Roger Williams Crossing the Pawtucket River

Roger Williams was the founder of the Providence Plantation in Rhode Island, as well as the first Baptist…

Providence Stamp (10 cent) from 1846. This stamp was acknowledged by the United States Government, but was issued by and at the expense of the Postmaster of Providence, Rhode Island.

Providence Ten Cent Stamp, 1846

Providence Stamp (10 cent) from 1846. This stamp was acknowledged by the United States Government, but…

The Rhode Island State House is the capitol of the U.S. state of Rhode Island located in the downtown area of the state capital of Providence.

Rhode Island State House

The Rhode Island State House is the capitol of the U.S. state of Rhode Island located in the downtown…

The Old Stone Mill at Newport, R. I., once believed to have been constructed by men from Iceland. It is now commonly considered to be the remains of a seventeenth century windmill.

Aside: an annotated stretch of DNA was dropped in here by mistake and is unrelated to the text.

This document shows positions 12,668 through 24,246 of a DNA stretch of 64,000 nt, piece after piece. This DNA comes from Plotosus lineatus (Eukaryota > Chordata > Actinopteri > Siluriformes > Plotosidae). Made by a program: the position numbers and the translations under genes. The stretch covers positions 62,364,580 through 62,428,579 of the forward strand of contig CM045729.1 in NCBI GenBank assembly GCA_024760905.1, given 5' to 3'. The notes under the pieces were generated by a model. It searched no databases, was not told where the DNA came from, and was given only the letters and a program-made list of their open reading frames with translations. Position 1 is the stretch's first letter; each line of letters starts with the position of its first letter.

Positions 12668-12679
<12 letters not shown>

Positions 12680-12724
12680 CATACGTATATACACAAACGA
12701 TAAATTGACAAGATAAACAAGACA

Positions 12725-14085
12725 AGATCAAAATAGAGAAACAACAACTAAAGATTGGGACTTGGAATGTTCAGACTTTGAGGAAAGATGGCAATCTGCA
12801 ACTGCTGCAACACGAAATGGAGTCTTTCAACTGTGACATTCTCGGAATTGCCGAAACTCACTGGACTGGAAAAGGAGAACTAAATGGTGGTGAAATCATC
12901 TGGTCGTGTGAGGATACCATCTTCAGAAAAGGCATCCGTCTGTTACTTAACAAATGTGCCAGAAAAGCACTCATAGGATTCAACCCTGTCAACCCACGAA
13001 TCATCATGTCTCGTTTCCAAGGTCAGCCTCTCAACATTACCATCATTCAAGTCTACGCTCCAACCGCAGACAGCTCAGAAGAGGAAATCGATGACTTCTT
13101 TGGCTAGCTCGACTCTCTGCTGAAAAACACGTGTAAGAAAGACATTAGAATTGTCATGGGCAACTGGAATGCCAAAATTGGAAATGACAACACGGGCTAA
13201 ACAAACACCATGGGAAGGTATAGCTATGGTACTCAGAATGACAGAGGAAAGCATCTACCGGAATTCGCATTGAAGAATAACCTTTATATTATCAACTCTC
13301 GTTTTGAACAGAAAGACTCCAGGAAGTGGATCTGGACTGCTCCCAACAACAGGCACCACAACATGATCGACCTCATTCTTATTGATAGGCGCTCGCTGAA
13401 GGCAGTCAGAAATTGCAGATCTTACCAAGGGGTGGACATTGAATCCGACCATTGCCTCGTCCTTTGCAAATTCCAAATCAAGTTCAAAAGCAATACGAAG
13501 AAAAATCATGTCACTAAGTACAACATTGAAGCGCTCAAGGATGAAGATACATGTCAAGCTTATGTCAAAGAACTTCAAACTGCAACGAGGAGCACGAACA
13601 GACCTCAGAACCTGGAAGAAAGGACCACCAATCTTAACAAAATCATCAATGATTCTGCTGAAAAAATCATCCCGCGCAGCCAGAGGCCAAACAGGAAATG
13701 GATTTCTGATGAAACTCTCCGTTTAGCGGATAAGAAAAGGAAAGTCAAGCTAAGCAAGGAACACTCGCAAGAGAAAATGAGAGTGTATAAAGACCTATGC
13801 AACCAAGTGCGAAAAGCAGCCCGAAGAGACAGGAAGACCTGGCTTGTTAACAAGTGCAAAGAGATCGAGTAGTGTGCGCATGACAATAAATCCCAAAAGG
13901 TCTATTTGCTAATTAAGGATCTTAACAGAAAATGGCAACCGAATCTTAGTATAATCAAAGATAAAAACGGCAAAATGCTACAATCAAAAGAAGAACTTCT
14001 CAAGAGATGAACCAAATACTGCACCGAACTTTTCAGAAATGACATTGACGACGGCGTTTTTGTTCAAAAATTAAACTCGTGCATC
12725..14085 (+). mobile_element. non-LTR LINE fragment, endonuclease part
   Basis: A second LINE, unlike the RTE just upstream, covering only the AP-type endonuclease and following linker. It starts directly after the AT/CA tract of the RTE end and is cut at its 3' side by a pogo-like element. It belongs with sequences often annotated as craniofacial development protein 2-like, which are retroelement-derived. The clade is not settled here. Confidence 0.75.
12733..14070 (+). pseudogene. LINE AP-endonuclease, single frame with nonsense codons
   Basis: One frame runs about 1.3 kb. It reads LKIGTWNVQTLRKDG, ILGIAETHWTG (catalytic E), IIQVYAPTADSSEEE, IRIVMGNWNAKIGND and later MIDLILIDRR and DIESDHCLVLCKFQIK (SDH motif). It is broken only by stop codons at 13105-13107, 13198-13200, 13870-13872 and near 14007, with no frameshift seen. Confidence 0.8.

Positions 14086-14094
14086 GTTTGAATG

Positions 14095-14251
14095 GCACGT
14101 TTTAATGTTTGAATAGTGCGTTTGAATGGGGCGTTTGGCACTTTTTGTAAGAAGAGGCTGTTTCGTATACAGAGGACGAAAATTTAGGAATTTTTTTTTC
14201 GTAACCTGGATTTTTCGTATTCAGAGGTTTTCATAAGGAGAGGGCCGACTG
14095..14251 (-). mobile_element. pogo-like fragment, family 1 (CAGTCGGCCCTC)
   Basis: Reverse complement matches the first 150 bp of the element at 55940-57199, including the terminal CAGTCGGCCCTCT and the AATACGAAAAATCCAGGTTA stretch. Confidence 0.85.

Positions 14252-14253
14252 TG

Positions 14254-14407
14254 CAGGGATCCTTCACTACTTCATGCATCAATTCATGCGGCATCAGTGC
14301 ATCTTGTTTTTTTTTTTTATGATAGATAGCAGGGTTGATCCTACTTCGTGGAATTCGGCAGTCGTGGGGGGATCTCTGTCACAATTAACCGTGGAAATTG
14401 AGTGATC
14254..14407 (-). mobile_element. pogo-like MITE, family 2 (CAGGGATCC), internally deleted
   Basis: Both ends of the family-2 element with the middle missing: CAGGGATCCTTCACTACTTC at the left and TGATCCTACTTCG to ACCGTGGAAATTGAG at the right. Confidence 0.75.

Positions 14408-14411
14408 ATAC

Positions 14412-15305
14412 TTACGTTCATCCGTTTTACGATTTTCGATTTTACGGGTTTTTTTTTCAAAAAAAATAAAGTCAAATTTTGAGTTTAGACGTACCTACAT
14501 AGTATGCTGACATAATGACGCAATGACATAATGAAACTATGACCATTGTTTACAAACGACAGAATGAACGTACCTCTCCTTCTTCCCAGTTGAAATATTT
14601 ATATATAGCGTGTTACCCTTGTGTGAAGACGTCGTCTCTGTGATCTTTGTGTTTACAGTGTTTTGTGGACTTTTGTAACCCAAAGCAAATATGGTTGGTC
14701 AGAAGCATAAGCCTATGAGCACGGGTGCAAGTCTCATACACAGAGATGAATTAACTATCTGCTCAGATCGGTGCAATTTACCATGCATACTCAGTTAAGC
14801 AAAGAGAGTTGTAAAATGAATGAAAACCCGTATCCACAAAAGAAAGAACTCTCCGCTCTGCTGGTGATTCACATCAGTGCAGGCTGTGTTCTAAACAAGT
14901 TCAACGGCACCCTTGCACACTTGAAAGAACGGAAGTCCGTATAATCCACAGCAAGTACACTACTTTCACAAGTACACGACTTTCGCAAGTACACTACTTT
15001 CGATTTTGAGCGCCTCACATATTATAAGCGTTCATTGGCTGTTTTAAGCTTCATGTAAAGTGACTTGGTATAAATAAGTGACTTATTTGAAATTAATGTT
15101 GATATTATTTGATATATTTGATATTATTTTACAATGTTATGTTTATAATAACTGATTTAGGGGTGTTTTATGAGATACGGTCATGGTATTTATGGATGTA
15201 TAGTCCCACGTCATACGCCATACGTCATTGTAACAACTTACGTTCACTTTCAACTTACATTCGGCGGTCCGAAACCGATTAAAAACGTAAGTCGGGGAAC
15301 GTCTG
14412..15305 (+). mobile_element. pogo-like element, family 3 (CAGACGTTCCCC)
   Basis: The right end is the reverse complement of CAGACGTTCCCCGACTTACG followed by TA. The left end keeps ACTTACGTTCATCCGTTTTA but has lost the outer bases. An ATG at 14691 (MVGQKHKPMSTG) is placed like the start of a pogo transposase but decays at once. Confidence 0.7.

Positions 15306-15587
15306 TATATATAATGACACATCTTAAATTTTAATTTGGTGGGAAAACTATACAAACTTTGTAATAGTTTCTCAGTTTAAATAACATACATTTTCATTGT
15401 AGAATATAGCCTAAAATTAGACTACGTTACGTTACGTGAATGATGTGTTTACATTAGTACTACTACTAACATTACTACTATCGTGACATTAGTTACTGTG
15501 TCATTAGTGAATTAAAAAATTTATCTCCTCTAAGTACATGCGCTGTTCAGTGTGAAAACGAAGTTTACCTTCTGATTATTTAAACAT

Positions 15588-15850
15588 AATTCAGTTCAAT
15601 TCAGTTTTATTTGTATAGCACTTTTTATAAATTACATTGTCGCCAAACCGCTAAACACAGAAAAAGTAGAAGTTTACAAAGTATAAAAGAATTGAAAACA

Stone Mill

The Old Stone Mill at Newport, R. I., once believed to have been constructed by men from Iceland. It…

Showing a fight between settlers and Europeans in Rhode Island in 1675.

Swamp Fight

Showing a fight between settlers and Europeans in Rhode Island in 1675.

"Top of Tonomy Hill. This view is from the northside of the hill, looking south. The wall appearance is a steep precipice of huge masses of pudding-stone, composed of pebbles and larger smooth stones, ranging in size from a pea to a man's head. It is a very singular geological formation. In some places the face is smooth, the stones, and pebbles appearing as if they had been cut with a knife while in a pasty or semi-fluid state. On the top of this mound are traces of the breast-works that were thrown up, not high, for the rocks formed a natural rampart, on all sides but one, against an enemy, Here Miantonomoh had his fort, and here his councils were held when he planned his expeditions agains the Mohegans. The observatory is a strong frame covered with lattice-work. On the right is seen the city of Newport in the distance."—Lossing, 1851

Tonomy Hill

"Top of Tonomy Hill. This view is from the northside of the hill, looking south. The wall appearance…